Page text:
Or so it seemed. No sooner had the O’s evened it up than the Angels went back in front, tagging Mike Baumann for two hits, a walk, and a run in the top of the sixth. Down 4-3, the Orioles were going to need to come from behind again.
That’s exactly what they did. In the bottom of the seventh, with one on and one out, Adley Rutschman did what he does best: be incredibly awesome. He jumped on a Chris Devenski fastball and tattooed it deep to right, well over the scoreboard, for a go-ahead, two-run home run. You guys, isn’t Adley just the best? Again the Camden Yards crowd erupted, as over in section 86, Mr. Splash doused fans in the Bird Bath seats. Life was good. The Orioles were ahead, Adley Rutschman was the hero, and all was right with the world.
Well...uh, about that. The Orioles still had two innings left to go, and it turns out they were ill-equipped to handle them. Setup man extraordinaire Yennier Cano, having worked two nights in a row, presumably was unavailable for the eighth, forcing Brandon Hyde to try to finagle the inning with lesser relievers. It did not work out.
Bryan Baker was first, and after he struck out the leadoff man, he ran into trouble with a single and a walk. Hyde had seen enough of Baker, whose pitch count was 24, and replaced him with...Austin Voth?? Oh, my. I know Hyde’s options were limited, especially since Baumann and Cionel Pérez had already pitched earlier, but I’m not sure Voth is the guy I want trying to hold an eighth-inning lead with two runners on base.
Indeed, the Angels instantly tied the game on Voth’s third pitch, a Gio Urshela sharp single up the middle to plate the first inherited runner. Voth struck out Taylor Ward for out number two but then drilled Trout in the arm with a pitch, loading the bases and bringing up Ohtani. Out came Hyde again, this time for lefty Danny Coulombe.
Coulombe very nearly pulled off the great escape...if only he had remembered to field his position. Ohtani smoked a hot shot to the right side that Mountcastle snagged with a great dive. But Coulombe, caught being a spectator on the play, didn’t get over to cover first base in time and Ohtani beat it out. He was credited with an RBI single, giving Los Angeles the lead once more, 6-5.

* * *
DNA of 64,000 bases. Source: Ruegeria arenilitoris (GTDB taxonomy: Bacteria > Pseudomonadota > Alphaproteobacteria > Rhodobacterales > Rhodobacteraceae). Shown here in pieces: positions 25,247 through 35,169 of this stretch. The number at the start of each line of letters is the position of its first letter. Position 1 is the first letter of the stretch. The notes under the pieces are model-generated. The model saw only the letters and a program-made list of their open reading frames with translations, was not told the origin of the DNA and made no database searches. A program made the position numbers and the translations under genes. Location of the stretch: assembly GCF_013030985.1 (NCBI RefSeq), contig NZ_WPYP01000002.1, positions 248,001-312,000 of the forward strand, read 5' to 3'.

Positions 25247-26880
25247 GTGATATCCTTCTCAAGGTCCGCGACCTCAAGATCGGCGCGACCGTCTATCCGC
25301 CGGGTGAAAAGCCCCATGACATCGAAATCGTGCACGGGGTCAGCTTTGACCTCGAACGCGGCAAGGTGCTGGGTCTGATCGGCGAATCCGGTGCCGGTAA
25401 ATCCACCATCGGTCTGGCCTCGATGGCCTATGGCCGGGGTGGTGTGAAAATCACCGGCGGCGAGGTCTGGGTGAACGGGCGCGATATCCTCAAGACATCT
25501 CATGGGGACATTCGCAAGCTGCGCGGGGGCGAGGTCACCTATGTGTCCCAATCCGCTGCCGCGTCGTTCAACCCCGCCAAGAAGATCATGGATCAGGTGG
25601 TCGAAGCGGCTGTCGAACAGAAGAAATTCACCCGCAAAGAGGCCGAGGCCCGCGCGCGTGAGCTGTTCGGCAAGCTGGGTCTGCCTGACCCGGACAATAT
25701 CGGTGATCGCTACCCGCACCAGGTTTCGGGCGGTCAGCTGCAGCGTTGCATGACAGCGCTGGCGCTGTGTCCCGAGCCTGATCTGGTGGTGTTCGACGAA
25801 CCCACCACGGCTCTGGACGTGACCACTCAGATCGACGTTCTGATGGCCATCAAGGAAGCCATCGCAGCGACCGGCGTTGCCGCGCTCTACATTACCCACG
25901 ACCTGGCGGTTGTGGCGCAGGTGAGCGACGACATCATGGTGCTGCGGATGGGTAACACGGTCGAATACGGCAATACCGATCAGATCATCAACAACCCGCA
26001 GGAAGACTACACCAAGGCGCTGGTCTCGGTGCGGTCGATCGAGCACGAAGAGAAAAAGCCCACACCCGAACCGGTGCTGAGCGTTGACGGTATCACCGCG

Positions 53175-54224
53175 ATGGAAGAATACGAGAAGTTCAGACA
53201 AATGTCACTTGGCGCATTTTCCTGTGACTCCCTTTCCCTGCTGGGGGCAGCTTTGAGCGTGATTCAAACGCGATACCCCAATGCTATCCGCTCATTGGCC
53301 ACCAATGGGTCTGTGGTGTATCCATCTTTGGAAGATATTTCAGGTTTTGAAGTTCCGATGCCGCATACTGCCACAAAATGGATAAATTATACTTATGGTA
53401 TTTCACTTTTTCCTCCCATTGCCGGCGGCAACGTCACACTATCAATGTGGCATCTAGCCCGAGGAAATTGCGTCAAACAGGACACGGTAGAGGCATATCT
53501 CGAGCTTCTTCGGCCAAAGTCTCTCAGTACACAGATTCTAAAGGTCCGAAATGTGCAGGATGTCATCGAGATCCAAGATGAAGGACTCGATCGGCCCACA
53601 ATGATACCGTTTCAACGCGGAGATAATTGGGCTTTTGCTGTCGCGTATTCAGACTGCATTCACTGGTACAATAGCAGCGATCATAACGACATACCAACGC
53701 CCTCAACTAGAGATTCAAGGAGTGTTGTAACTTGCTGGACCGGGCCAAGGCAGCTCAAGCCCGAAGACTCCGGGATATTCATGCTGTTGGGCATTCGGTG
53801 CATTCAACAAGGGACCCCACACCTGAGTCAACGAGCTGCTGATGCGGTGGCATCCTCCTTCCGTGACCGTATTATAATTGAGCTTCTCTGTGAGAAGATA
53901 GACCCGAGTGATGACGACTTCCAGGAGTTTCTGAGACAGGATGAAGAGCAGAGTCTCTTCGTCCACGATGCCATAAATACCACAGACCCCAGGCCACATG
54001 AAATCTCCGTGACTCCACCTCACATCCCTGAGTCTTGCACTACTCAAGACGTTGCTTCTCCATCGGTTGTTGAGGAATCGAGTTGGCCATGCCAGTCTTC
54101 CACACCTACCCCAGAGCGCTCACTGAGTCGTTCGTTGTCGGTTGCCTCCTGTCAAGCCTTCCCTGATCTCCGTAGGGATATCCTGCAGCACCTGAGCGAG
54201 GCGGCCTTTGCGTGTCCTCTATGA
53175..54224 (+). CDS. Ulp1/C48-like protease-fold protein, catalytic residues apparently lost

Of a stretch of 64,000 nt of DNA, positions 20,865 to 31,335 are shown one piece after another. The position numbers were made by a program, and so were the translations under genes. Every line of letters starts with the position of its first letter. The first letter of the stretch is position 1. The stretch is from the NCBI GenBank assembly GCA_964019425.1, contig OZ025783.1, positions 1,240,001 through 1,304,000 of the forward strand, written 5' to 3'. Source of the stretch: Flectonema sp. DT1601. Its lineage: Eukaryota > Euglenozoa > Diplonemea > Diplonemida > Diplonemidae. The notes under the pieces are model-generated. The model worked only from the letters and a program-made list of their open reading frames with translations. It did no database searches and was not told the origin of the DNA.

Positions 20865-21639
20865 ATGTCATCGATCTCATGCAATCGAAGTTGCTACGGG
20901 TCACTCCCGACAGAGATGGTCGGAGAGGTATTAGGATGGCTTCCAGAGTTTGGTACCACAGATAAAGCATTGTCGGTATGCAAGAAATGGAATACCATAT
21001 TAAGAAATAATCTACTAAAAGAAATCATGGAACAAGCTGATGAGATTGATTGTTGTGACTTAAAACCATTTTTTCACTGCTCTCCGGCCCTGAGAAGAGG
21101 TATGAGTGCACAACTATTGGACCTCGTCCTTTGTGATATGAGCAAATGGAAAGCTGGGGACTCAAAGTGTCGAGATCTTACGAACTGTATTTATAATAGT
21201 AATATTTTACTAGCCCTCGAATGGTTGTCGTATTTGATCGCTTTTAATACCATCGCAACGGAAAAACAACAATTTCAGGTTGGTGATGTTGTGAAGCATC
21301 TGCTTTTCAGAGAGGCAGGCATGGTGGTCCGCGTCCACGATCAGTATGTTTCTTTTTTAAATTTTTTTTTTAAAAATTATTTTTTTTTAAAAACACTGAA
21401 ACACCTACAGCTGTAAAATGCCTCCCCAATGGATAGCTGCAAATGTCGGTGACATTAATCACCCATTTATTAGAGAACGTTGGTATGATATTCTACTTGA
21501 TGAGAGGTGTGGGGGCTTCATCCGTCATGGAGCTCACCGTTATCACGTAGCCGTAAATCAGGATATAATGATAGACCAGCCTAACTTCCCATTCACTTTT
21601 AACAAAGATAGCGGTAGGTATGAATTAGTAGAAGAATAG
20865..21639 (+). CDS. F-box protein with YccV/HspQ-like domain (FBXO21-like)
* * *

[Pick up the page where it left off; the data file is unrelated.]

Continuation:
This time, the Orioles were fresh out of comebacks, and another annoying inning in the ninth didn’t help. Facing Angels closer Carlos Estévez, Adam Frazier laced a shot off the wall in right, but got greedy and tried to stretch it to a double, where the strong-armed right fielder Renfroe nailed him at second base. Ugh! Frazier, of all people, should’ve known about Renfroe’s cannon, considering they were teammates for three years at Mississippi State.
The bad baserunning cost the Orioles, as pinch-hitter Cedric Mullins followed with a double that — if Frazier had stayed at first — would’ve set up a great scoring opportunity. Instead, with two outs, the Angels intentionally walked Rutschman, and Estévez struck out Mountcastle on three pitches to end a disappointing game.
Oh well. It was still a good homestand for the Orioles, going 6-4 against three quality teams. But the way it ended wasn’t ideal.